If you’re thinking Wait, didn’t we just have a podcast? Yes, you are right, July is all double episodes. I’ve never done this before. But I’m trying this month. So the second episode of the week is going to be every Thursday. And it’s just going to be there for you to provide further support to backup the previous episode. So if you haven’t listened to Episode 83, which is part three of our curriculum design series, you need to that’s what we covered on Monday, it was all about forming your foundation, and creating your lecture notes for your course. Today, I’m going to share how to simplify your lecture notes to maximize efficiency and engagement. And to create space to still have a classroom that is student centered and not teacher centered, because that’s not what I want for you. Okay, you’re going to exhaust yourself. If your class is mainly direct instruction, I’m going to be using my anatomy curriculum as an example, because I wrote this in 2019. And a huge part of my process was simplifying over and over again. So I didn’t just become this anatomy course that’s so traditional with like lecture label a diagram, do a lab or activity move on to the next system, you know, I wanted it to be different. And so I’m going to kind of explain to you how I walked through that since anatomy of all my curricula, that’s the one that could have been the most lecture heavy, and I fought really hard to make it not be so. So again, I’m going to be referencing anatomy a lot, not to try to sell it to you. But just to serve in this example, if you think it is something you would like to use, I’m going to link it in the show notes. I’ll link a YouTube lecture video tour, so you can see what all is on the inside, and then a blog post for why I think it’s awesome and why it might be a good resource for you. But again, this is a curriculum design series, you can do this on your own. It’s a lot of work, but you can do it. So I’m here to support you in that. So again, I chose anatomy kind of as my example for this second episode on this topic, just because when I think back to high school anatomy, I just felt like we were reading a lot of textbooks, labeling diagrams, listening to a lot of lecture, maybe watching a cool and interesting movie, and then memorizing the structures and kind of moving on. And I just really didn’t want that for my anatomy class. And so what I found was, as I was creating my lecture notes and forming that foundation, I was like, golly, these are getting so long. I don’t want to sit up here and lecture on all of this. And so I was like, I need instructional resources that I can use to make this shorter. And that is now a process I use every time I write a curriculum. Okay, so it’s really part four of this process is building the backbone which we’ll talk about money De. And I really do parts three and four at the same time. So as I’m writing lecture notes, I’m coming up and creating all these instructional resources that I can use alongside them. But we’re trying to do this one piece at a time. So it’s not overwhelming. So right now, though, as you’re creating your lecture notes, I want you to be thinking of ideas for how you can make them smaller. And just jotting down those ideas, you don’t need to execute anything yet, okay, because we’re gonna do this one piece at a time. And so a really practical example of this for my anatomy curriculum, or the discovery stations that I created. So essentially, I had two desires with them. I wanted to cover all the key structures and their functions in the body systems, but I wanted to do it in a fun way. And I really wanted to create a space where students could learn themselves, they can be autonomous, decreased direct instruction, and not have me or a textbook word vomit a bunch of information on them. And so that’s where my discovery stations were born, I created them as guided inquiry reading activities, essentially, where students can move around the classroom. And each station gives them an opportunity to read about a part of a body system, label those parts on their big body diagram, which is just a really large fold out of a body system that I made, that they fold out of their binder, and they can color code and do all sorts of labeling with. And then I give them these reading comprehension questions that go along with it that they’ll answer in their student packet. And this is kind of a way of them taking their own notes. From what they’re reading. I feel like to my students that a lot of my students that were upperclassmen that use discovery station said this helped them to with the AC t, because there’s so much reading comprehension on the science section of the AC t. And this really helped them get that practice from doing this. And I loved it because these discovery stations made students more centered and the instruction and it also really decreased my lecture time, I literally was able to cut my notes in half from what I was doing up front by having them do these on their own. And I will link in my show notes, I have a whole blog post about them. So you can kind of see a visual for what I did with these. But I found them really, really effective. And actually, another thing I love about them is I can still treat them like lecture notes in terms of how I mentioned in the last episode, how I love to bring in real world examples and phenomena when I’m lecturing and I link those in my notes section. So like, I’ll remind myself of an example or I’ll have a great video. And I’ll put it in my notes section so that when I’m doing direct instruction, I can remember those things. But you can do those with your discovery stations too. Like I love when I create discovery stations, putting in little extra tidbits, extra little fun facts, putting in a QR code that they can scan and then just watch a lecture video about a disease for what happens when homeostasis has failed to be regulated in the endocrine system. And they can kind of watch it for themselves and see what happens. So you can make them super engaging, too. And I just I feel like they’ve been so effective for my students. And I’ve actually carried them into my chemistry curriculum that I’m currently writing as well. I’ve done some discovery stations there too, or have been like, these Lecture notes are getting too long. What can I pull out the students can really learn independently on their own. They don’t need me really explaining, but they do need to hear the information. And I’ve created some discovery stations there as well. But that’s not the only instructional resource you can use to decrease the amount of content that you have to put in your lecture. Okay, so I do love discovery stations. But another thing I love are Pogo style activities. So if you’ve never heard of a pogo pokel, you can look it up. It’s like a trademark thing. It’s a whole entire process. It’s basically a guided inquiry learning process. There’s a whole methodology for using them. I was first introduced to Google’s when I taught AP biology. I felt like I was lecturing way too much. And my absi instructor said you got to get the pogo book. And so I did. And I love puzzles because they’re really model based. Students are looking at models and they’re working in groups, and they’re having to interpret the models and answer questions from them. I like to think of POGIL silo activities, like Hansel and Gretel like you’re leaving little breadcrumbs. You’re leading them to where you want them to go. And there are Puggles for most subjects. I believe Flynn scientific is the current distributor of all POGIL workbooks. Don’t quote me on that. I’ll link it in the show notes. If that’s still the case. I love the AP Biology one. I’ve seen some of the ones for other subjects. I don’t love them as much as the AP Bio. I did have a coworker who taught chemistry before who did say he really liked some of the chemistry ones. I think the thing is, you can’t do all of them in the book, you really have to pick and choose but it might be worth seeing them and getting an idea and then writing your own, which is something that I’ve really started doing. I have two in my anatomy curriculum. But I have several so far in my chemistry curriculum because I’ve really loved writing them. But basically the essential idea is you’re giving them some sort of model diagrams data to analyze graphs that are already made, etc. they’re analyzing them. And then you’re writing questions to draw and to create the breadcrumbs and for them to draw the conclusions that you want them to draw. It’s a very cool inquiry based learning strategy. And students really learn well from it. I love them, they are time consuming to make. So if you don’t want to make your own, this is something you can think about though, as you’re creating your lecture notes be like, Oh, this is getting too long. I wonder if there is a POGIL, about doing chi square analysis. And if you go to the AP Biology POGIL book, you’ll see that there is and you can maybe try that out instead of lecture on how to do a chi square. So there’s different things you can look up, I highly recommend POGIL style activities, my kind of version of that I’ve kind of tweaked off of Pogo, I don’t call them puzzles, because I’m not like a pool distributor. I just call them inquiry learning activities. But I’ve had a really fun time creating them, they take a lot of time. But I really think if you can really use your brain to think of what are the questions, I need to lead them to this certain conclusion, you can create these and really decreased lecture with some incredible instructional resources there. And again, you don’t have to be a curriculum writer, you can be a curriculum curator, you can pull out puzzles that are already created and use them in place of lecture. Right here, pretty much every poll is available on the internet with the answers, which is why they have to be done in class, they cannot be sent home with students as homework, or also just look up the answers and it defeats the entire purpose. But for your sake, that means you can basically find them but I think it’s worth the investment in the book personally saved my life in AP Bio. Okay, another thing you can do to decrease lecture is do some inquiry labs. And the key with inquiry labs replacing lecture is you have to write really good reflective questions. Okay. For me, an inquiry lab isn’t as much about them writing like a really great lab report with an analysis and conclusion. It’s more about creating an experience where they can collect data, analyze that data in grass, and then have to answer questions, or I’m going to kind of try to pull it out of them and get them to see what I want them to see in it. That’s how I prefer to write inquiry labs. Because again, I haven’t taught on any of the content. So I can’t expect them to write an analysis, and be able to draw conclusions when they don’t even know the backstory on it. But I can, I can personally hand them some reflection questions, and kind of point the way to where I want them to see what I want them to see. And I found I can really decrease lecture that way as well. A third strategy I want to mention to you is research and reports. This is something I came up with in my anatomy curriculum, again, to decrease lecture. And it’s so simple, you guys, I went back. And when I did a big revamp of the biology curriculum in 2020, I put them in there as well, because I just love these research and reports. But essentially, the idea is, you ask students questions, you get them to ask them questions as well, then you send them off to research individual questions or individual topics related to the bigger question, then they come back and report back to the class. And students can jot notes about what they’re you their classmates fine. It’s so simple. You don’t need a fancy worksheet. I’ve like the most basic worksheet that I use for these. But it’s so effective. Like, for instance, an example from the anatomy curriculum is infertility and reproductive technologies. Fascinating the research out there, there’s still so much work to be done in the medical field, on studying infertility. And this is something that’s constantly changing, and students often will have a lot of questions about it because they know someone in their realm has experienced it. And so what you can do is you can ask them, like, hey, what have you heard about the causes of infertility? Most think that the biological female is typically always the cause they don’t even think about there being issues with sperm. And so this gives you a chance to kind of bring that up, you can ask them what they’ve heard of before, maybe they’ve heard of IVF, maybe they’ve heard of IUI. Maybe they’ve heard of a prescription like Clomid, and they don’t know what that word means, you know, you can bring in some of these ideas, let them ask their questions, create a list of questions and or topics, then assign students a couple of them and send them off for 10 minutes, you’re, you’re in charge of researching what IUI is, come back to the class be like, Okay, who researched IUI tell us about it. And that’s where students get their notes. It’s such a great way to turn lecture back towards the students, and decrease what you’re actually putting in your lecture notes that are creating the foundation for your course. Now, let’s say you do all this, let’s say you’re jotting down all these ideas for your instructional resources that are going to decrease your lecture, you’re going to use discovery stations, you’re gonna use polls and inquiry labs and research opportunities, but you still feel like your notes are too long. Here are a few four more things you can do. Okay? Ask questions, build in questions into your lecture. So it’s not just you talking at them. Okay. Think of questions in advance as students ask you questions in real time write them down so you haven’t for next year okay. Ask ask ask questions. Second thing you can do is incorporate real world examples and phenomena and videos. Like I said, I link those in my notes section as I’m creating my notes, so I remember to share them and break up the direct instruction Third thing I’ll say is embed practice problems. It doesn’t have to be quantitative, although quantitative sciences kind of lend themselves to practice problems. But just put in a couple, think pair share questions in there, break it up that way with getting them to have to stop and think and apply what they’re learning and hearing mid notes. And then lastly, just break it up in general, not even just with questions, but like with active learning opportunities. I try to only lecture like I said, 15 minutes max at a time, I put in slides in my notes that will say, like, stop and do practice, stop and do this activity, stop and do this lab to try to make myself break it up. And that really holds me accountable for keeping them nice and short and sweet. Okay, so here’s your action step, go back through the lecture notes you’ve hopefully created after listening to Monday’s episode, and see how you can cut them down and pare them down even more. You don’t need to make all these instructional resources to replace them just yet, but keep track of lists. For instance, for your anatomy curriculum, you can may say, okay, these notes on the central nervous system are ridiculously long, I need some sort of instructional resource where they’re going to learn about these parts on their own. Just jot that down off to the side, so that you remember that you need to kind of fill in that gap down the road. Okay, and we’ll talk more about how to do that in part four. So stay tuned for Monday. And as always, head you It’s not rocket science classroom.com/episode 84 for the shownotes and all the links that I’ve mentioned, and y’all I know this is a lot to do on your own, but you don’t have to if you have another teacher at your school who teaches this subject. So if you are not the only teacher teaching this prep that you’re working on, send your co teacher to Isaak science classroom.com/podcast PD and tell them to join you in this endeavor this summer. Two minds are always better than one and you can knock this out way faster. You guys can divide and conquer together. So don’t be afraid to send them that link and see if they’re willing to jump in with you.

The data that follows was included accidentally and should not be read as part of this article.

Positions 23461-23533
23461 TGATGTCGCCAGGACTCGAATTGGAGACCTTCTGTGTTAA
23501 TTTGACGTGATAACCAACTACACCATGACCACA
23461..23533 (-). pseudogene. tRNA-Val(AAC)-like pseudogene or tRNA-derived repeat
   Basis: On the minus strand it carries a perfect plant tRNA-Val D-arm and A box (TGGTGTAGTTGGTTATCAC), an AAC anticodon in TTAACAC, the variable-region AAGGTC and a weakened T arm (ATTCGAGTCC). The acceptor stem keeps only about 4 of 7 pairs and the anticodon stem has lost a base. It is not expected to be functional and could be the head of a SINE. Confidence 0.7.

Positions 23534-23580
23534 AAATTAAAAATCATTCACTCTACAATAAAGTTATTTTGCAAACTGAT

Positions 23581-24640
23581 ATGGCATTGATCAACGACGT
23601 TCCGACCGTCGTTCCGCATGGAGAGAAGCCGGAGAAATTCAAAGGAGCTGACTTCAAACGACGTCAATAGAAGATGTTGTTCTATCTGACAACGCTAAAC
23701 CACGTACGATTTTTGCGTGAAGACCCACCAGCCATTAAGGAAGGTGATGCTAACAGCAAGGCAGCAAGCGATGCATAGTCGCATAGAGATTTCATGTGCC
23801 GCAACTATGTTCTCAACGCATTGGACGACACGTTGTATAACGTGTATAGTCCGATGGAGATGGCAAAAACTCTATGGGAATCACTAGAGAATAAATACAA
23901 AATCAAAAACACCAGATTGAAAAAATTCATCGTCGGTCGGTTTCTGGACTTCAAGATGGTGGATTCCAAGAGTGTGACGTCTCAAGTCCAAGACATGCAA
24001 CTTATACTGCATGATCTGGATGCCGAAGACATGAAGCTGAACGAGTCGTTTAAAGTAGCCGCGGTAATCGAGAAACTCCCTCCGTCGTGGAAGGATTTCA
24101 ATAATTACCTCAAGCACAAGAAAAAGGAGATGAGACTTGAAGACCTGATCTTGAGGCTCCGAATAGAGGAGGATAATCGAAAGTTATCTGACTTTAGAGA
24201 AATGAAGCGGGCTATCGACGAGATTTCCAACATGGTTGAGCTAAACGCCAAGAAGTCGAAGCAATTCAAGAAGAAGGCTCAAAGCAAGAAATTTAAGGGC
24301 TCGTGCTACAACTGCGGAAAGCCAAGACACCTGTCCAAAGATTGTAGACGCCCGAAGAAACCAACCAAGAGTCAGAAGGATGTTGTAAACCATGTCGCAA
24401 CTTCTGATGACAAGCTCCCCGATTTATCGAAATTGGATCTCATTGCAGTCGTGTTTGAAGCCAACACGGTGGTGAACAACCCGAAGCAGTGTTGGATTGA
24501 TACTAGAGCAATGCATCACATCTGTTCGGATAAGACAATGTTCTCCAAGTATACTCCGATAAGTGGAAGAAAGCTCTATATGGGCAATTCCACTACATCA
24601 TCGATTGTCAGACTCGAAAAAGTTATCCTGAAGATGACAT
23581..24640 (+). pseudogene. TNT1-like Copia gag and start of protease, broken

All right, teacher friends. That wraps up today’s episode. If you’re looking for an easy way to start simplifying your life as a secondary science teacher, head to It’s not rocket science classroom.com/challenge to grab your classroom reset challenge. And guess what? It’s totally free. Thanks so much for tuning in, and I’ll see you here next week. Until then, I’ll be rooting for you teacher friend.